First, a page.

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In France, a legally recognized alliance between parties. Before the 1951 legislative elections the governing centre parties introduced changes in the electoral system which aimed to neutralize pressure from the two political extremes, Gaullists and Communists, both opposed to the regime and expected to benefit from a proportional system that favoured the strongest parties in the distribution of seats. By changing the law to provide (among other things) for alliance or apparentement the centre parties were able to pool their votes, maximize their share of seats, and achieve a workable majority in the legislature. When he came to power at the outset of the Fifth Republic, General de Gaulle was able to discriminate even more effectively against the political extremes by replacing proportional representation with a double‐ballot system.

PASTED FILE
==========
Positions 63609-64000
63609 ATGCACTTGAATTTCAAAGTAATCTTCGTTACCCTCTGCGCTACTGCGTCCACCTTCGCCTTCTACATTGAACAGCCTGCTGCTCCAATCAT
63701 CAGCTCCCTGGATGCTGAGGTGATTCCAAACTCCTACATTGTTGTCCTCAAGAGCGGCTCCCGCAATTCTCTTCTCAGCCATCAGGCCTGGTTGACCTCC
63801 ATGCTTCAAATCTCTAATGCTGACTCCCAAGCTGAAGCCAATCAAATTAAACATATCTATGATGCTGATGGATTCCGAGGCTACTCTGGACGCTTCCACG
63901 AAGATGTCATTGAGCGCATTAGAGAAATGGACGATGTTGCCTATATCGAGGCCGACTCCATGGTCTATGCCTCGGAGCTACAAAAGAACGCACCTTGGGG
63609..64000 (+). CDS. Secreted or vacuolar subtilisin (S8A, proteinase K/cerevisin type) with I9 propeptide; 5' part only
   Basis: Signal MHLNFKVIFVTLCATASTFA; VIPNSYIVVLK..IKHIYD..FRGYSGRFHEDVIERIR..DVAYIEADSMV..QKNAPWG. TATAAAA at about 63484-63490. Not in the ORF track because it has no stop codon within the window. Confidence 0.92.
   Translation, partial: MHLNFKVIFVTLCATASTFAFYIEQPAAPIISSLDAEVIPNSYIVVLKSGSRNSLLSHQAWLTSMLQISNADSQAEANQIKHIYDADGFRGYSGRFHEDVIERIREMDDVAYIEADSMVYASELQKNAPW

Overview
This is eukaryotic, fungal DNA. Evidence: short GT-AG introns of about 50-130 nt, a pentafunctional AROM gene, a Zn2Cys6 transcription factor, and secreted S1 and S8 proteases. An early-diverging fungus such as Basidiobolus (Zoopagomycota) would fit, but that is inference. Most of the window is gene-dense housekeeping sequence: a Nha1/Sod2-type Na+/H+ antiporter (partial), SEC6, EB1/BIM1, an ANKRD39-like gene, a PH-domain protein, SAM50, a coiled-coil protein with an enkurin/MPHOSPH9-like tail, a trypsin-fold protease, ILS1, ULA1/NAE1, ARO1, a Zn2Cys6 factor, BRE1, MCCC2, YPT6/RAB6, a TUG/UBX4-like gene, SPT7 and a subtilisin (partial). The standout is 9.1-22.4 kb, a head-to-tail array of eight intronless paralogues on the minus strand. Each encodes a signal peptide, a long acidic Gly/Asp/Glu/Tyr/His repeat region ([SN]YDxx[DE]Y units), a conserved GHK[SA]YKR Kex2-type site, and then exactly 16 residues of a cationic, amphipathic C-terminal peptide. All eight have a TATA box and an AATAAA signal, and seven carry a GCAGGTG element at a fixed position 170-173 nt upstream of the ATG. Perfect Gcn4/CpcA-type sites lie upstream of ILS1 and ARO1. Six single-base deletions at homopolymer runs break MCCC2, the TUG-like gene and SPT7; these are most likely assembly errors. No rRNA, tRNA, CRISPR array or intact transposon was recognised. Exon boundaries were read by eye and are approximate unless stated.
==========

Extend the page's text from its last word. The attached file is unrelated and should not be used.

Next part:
Subjects: Politics.

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